In patients with early RA, MCP and PIP JSW is significantly associated with sex and height. In studies of RA in which JSW measurements are included as an outcome, these differences may need to be accounted for in the analysis.
Arthritis & Rheumatism 06/2006; 54(5):1440-3. · 7.87 Impact Factor
ABSTRACT: To compare the diagnostic performance of a computer-based method for measuring joint space width with the Sharp joint space narrowing (JSN) scoring method in patients with rheumatoid arthritis (RA).
A random sample of patients with early RA, for whom sequential hand radiographs and Sharp scores were available, was selected from the National Data Bank for Rheumatic Diseases. Hand joint space width was measured using an automated, computer-based method in random order and with blinding for clinical information. We constructed a receiver operating characteristic curve and compared the diagnostic performance of the computer-based and Sharp methods based on the areas under the curve.
One hundred twenty-nine patients with early RA who underwent serial radiography were included. Changes in the computer-based and Sharp methods were highly correlated (r = 0.75, P < 0.001). The computer-based method was significantly more discriminant than the Sharp JSN subscale. The area under the curve of the computer-based method was 0.96 (95% confidence interval [95% CI] 0.94, 0.99) compared with 0.93 (95% CI 0.89, 0.96) for the Sharp subscale (P = 0.024). At the most discriminant cutoff, specificity of the computer-based method was 88.4% compared with 81.4% for the Sharp subscale (P = 0.11); sensitivity was 87.6% for the computer-based method compared with 82.2% for Sharp subscale (P = 0.19). The signal-to-noise ratio for the computer-based method was 83% compared with 70% for the Sharp subscale (P = 0.013).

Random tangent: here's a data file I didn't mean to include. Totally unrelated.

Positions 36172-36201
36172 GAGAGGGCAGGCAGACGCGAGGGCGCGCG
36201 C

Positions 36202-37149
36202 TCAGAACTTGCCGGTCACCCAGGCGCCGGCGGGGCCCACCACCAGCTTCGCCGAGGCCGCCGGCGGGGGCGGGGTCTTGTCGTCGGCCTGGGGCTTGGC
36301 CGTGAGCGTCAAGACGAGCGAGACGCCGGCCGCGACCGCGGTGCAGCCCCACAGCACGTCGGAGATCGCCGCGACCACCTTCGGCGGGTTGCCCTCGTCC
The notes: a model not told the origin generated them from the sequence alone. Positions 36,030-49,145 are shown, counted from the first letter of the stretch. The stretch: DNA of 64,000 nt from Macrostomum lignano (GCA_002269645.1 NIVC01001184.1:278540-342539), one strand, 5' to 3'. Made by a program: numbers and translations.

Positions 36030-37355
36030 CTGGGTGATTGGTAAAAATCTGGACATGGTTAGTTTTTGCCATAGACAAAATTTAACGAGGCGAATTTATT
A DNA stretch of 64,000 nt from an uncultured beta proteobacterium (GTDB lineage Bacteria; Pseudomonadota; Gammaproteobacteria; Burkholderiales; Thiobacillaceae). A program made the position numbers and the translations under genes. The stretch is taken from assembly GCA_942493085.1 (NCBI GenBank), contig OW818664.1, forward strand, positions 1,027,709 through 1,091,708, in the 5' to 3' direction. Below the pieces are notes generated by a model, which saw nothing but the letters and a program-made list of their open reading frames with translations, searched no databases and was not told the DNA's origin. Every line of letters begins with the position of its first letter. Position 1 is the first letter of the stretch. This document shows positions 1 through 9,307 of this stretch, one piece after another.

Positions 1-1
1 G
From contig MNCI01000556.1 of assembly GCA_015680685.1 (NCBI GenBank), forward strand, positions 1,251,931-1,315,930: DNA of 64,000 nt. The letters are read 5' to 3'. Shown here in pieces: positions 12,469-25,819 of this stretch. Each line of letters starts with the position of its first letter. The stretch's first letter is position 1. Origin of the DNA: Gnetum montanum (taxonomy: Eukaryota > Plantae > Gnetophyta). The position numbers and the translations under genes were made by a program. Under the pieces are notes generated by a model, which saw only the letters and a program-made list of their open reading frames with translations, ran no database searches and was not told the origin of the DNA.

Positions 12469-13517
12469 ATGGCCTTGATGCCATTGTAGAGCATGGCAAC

The computer-based method for measuring joint space width is more discriminant than the semiquantitative Sharp JSN subscale.
Arthritis & Rheumatism 06/2006; 54(5):1444-50. · 7.87 Impact Factor
ABSTRACT: To compare the effectiveness of 3 therapeutic strategies in preventing progressive joint damage, in a population-based cohort. The 3 strategies were infliximab with concomitant disease-modifying antirheumatic drugs (DMARDs), etanercept with concomitant DMARDs, and etanercept alone.
We used sequential radiographs to assess all patients who were treated with infliximab or etanercept for >10 months. The rates of erosion progression and joint space narrowing (JSN) were analyzed using multivariate regression models for longitudinal data, with adjustment for potential confounders.
A total of 372 patients treated with anti-tumor necrosis factor (TNF) therapies met the inclusion criteria. The baseline characteristics of the patients assigned to the 3 strategies were not significantly different, except that, as expected, more patients were receiving combination therapy with infliximab. The combination of infliximab plus DMARDs was significantly more effective than etanercept alone for controlling erosion progression (P < 0.001), but the effectiveness of the 2 combination-treatment strategies was similar (P = 0.07). The combination of infliximab plus DMARDs was also more effective at controlling progressive JSN compared with etanercept alone (P = 0.04) or etanercept plus DMARDs (P = 0.02). Treatment with anti-TNF agents (infliximab or etanercept) plus concomitant DMARDs was more effective than treatment with etanercept alone for controlling erosion progression (P = 0.045).
When combined with traditional DMARDs, both etanercept and infliximab appear to offer similar protection against progressive structural joint damage, and combination therapy with either of these agents appears to be more effective than treatment with etanercept alone.
Arthritis & Rheumatism 01/2006; 54(1):54-9. · 7.87 Impact Factor